Munro was instrumental in the early 1980s with the Back Country Horsemen of Washington and many others in getting the state to acquire the right of way relinquished by the bankrupt Milwaukee Road Railroad. The Beverly Bridge was completed in 1909 by the railroad to connect Chicago, Milwaukee, and St. Paul to the Pacific terminus at Tacoma.

The conversion of rails to trails was originally called John Wayne Pioneer Trail and Iron Horse State Park. The State Parks Commission renamed the route in 2018 to the more descriptive Palouse to Cascades State Park Trail.

“This was the highlight of my career,” said Adam Fulton, Beverly Bridge Rehabilitation Project Manager for Washington State Parks. It goes straight ahead to replace a double trestle over a creek ten miles to the east. The trestles burned in a forest fire.

The Washington Legislature last month approved $2 million to rebuild the Crab Creek trestle. Much further east, the 2020 Babb Fire burned three more bridges near the small town of Malden, forcing trail users to use roads until the State Parks Department could complete the repairs.

On another stretch of the route in Grant and Adams counties, riders must detour via rural roads and a national highway, as a shortline railroad is still actively using the tracks there. . Elsewhere, priorities include improving the trail surface and providing restrooms in more places.

“There are a few pieces missing – the property, some decks are being replaced, trestles are being replaced,” Fulton said in an interview. “Overall everything is ready to go. There are many workarounds and workarounds.

The renovation of the century-old Beverly Bridge cost $5.5 million. It also cost the life of a construction worker. Gabriel Zelaya, 39, died last August when he fell from the bridge about 60 feet off the ground. The Washington State Department of Labor and Industries fined contractor Boss Construction more than a quarter of a million dollars in January for “gross and willful” safety violations which, according to the agency, resulted in the worker’s death. The Bellingham-based entrepreneur is appealing the agency’s judgment.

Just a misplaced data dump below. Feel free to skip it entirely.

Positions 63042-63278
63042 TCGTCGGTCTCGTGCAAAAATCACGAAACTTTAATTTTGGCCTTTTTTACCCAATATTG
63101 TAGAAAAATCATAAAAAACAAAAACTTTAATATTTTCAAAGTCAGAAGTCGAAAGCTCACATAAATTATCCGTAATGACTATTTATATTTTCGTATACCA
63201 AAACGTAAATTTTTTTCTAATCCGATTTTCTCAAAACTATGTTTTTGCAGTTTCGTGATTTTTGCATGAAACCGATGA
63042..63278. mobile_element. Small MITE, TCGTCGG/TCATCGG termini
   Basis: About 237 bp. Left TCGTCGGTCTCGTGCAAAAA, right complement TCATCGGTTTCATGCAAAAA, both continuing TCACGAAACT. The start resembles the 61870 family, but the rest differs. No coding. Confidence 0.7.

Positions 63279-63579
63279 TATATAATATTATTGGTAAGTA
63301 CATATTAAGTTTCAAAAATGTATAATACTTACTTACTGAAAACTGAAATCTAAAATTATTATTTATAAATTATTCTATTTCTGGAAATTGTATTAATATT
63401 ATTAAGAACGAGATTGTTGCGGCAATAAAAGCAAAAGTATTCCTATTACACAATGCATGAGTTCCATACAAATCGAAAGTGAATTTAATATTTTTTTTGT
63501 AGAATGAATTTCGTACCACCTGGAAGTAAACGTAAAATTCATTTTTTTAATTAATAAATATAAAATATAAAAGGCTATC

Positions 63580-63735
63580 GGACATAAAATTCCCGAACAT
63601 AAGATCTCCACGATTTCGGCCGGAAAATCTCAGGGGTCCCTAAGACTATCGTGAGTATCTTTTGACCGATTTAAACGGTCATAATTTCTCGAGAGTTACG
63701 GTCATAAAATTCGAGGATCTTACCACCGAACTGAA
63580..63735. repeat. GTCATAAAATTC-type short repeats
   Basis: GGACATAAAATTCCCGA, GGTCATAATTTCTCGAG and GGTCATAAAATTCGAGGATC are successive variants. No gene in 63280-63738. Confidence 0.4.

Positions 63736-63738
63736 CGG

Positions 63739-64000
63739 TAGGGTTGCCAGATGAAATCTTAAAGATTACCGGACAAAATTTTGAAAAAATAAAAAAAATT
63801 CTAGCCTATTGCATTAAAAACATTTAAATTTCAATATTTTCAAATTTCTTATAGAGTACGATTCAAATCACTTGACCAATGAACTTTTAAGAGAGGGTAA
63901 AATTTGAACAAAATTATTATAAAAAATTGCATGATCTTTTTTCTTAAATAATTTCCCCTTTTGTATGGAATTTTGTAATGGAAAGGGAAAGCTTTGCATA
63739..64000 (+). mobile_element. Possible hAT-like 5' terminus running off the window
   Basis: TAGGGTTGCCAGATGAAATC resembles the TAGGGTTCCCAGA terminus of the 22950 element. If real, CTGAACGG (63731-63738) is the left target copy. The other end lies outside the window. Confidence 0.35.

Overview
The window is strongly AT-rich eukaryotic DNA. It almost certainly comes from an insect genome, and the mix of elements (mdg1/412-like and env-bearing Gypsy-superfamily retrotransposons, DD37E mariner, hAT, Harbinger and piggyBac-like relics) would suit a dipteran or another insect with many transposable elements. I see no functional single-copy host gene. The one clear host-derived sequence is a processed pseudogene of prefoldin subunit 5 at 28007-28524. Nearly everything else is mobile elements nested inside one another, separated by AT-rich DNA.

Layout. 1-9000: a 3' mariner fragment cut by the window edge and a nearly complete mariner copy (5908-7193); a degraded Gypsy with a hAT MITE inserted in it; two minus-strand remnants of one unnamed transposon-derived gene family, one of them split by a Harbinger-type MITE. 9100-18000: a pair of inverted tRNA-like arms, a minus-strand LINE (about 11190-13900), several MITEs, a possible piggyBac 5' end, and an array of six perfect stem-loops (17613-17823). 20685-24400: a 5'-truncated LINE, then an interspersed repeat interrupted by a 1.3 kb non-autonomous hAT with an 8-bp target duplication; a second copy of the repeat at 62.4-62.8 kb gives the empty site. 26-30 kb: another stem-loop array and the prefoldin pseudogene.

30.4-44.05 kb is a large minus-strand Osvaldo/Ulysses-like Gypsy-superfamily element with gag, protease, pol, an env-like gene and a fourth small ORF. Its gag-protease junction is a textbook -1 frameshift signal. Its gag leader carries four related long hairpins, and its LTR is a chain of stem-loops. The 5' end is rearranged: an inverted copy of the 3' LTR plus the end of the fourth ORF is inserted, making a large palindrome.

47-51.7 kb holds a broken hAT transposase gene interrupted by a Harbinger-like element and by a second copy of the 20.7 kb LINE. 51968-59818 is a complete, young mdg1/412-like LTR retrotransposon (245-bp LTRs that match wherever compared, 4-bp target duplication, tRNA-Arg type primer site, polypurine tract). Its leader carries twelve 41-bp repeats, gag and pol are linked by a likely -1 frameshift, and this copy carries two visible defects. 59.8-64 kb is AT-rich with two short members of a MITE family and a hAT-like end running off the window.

Next month, an equestrian group named the John Wayne Pioneer Wagons and Riders Association will repeat their annual ride across the states for the 41st time. Veteran rider and association president Tom Short, 80, of Woodinville plans to bring a team of horses pulling an open carriage.

“We’re looking forward to it this year because we’ll come down that hill, we’ll see the river and we’ll continue to Beverly,” Short said in the warm afterglow of the bridge’s inauguration. “It will be so awesome.”

“I predict that in ten years you’ll have families — multi-age families — taking two-week summer vacations from North Bend to Idaho and camping along the way,” Short continued. “They will be able to do it at very little cost. They are going to keep a small restaurant, a store open in each of these trail communities as well as a bike shop.

Short said the appeal of the Palouse to Cascades Trail for him crosses nearly every ecosystem, geology and weather in Washington state, while enjoying the hospitality and history of the small towns being road. On horseback, the crossing lasts about twelve days with shuttles around the gaps, not counting the days of rest. [Copyright 2022 Northwest News Network]

Clyde P. Johnson